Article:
If you were to share one piece of advice, what would it be?

Be patient. Ceramics can be very difficult and disappointing at times but with time and effort, great things happen. 



My special nerikomi/inlay technique is something I have developed over many years. I have spent hours on end perfecting and experimenting with my technique. I believe it is very unique and I consider it to be a very secret process I’d like to keep to myself.



The bold funky color patterns paired with elaborate gold luster designs make my work unique. The process I employ ensures my works are similar in nature but different every time. 


Is your practice how you support yourself? If not, what else are you working on to do so?

This year I quit both my jobs and have completely put my time and energy into my practice. I am happy to say that at the moment I am comfortably supporting myself from my practice. Despite working incredibly long hours, I do love what I do and being my own boss. 

What would you be doing if you weren't doing this?

When I do inevitably slow down and create more one off artworks instead of a production line of work I plan on completing my Masters in Teaching and becoming a secondary art teacher. 



I like to think my audience sees me as an “Elegant Bogan”. At one end I create sophisticated and beautifully crafted porcelain artworks and at the other end I swear like a “tradie” and make a series of jewelry with profanities on them. 


Who (or what) inspires you?

My work’s idiosyncratic nature draws on contemporary influences, such as music, design and culture. I’m heavily influenced by my mother’s use of color and my father’s luster work in the ‘80s, as well as numerous ceramic artists including Sony Manning and David Pottinger – as well as old masters such as Miro, Matisse and Pollock.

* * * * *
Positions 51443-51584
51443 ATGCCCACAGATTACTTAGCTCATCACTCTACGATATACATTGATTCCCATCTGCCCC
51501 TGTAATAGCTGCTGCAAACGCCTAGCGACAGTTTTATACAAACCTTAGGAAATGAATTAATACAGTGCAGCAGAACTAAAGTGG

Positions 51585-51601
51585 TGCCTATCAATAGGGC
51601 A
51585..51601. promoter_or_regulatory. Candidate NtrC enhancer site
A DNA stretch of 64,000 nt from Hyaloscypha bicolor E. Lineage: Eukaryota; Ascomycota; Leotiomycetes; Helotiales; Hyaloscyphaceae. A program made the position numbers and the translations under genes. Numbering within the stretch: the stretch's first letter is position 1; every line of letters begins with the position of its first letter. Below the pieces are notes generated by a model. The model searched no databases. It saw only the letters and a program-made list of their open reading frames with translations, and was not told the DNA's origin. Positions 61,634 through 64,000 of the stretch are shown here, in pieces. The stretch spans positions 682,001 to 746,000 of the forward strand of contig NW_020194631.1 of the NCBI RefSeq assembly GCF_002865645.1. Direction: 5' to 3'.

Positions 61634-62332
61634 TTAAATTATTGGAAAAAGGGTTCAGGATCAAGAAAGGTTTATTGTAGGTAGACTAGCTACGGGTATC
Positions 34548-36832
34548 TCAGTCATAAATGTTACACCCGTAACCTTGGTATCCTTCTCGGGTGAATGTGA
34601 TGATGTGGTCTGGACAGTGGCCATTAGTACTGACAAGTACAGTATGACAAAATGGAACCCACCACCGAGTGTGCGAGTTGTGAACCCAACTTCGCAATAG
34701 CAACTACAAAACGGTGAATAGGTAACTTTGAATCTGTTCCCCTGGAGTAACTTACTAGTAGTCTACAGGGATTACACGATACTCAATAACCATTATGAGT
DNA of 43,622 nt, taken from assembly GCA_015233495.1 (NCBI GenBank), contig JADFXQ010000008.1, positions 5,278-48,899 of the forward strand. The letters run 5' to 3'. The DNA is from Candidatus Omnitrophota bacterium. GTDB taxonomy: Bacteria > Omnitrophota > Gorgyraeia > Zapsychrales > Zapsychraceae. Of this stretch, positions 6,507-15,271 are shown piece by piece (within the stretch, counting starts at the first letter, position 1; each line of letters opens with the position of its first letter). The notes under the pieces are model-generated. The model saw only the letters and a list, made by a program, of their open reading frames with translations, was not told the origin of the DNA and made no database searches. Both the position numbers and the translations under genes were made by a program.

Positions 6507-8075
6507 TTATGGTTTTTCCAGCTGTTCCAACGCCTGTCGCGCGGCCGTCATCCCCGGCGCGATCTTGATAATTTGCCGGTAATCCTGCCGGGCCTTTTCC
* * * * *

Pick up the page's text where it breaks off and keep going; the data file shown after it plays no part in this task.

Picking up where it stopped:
What are some challenges you're facing in your practice?

Some of the biggest challenges I face with my practice include; working with an unforgiving medium such as porcelain (ie cracking) and getting enough sleep from working in my studio for too long.

How has your practice changed over time?  Where do you see it going?

There has been a profound shift in my works due to learning more about ceramics. In the beginning I was more focused on mixed media 2D works and now I am creating more sculptural 3D works, in my hand-built and wheel thrown works. The more I learn the more I want to explore the endless possibilities of this wonderful medium. I see a possible mixed combo of hand-built plates and wheel-thrown tea bowls in the future.

What are you currently working on?

I have been making a contemporary ceramics collection for the NGV shop to coincide with the Masterpieces from the Hermitage: The Legacy of Catherine the Great. I am also working on a special collab with a shoe company which shall remain a secret until its release. Also when I get a spare moment I hope to create a series of prints to go along side my ceramic works. This shall be an exciting and relaxing event I think.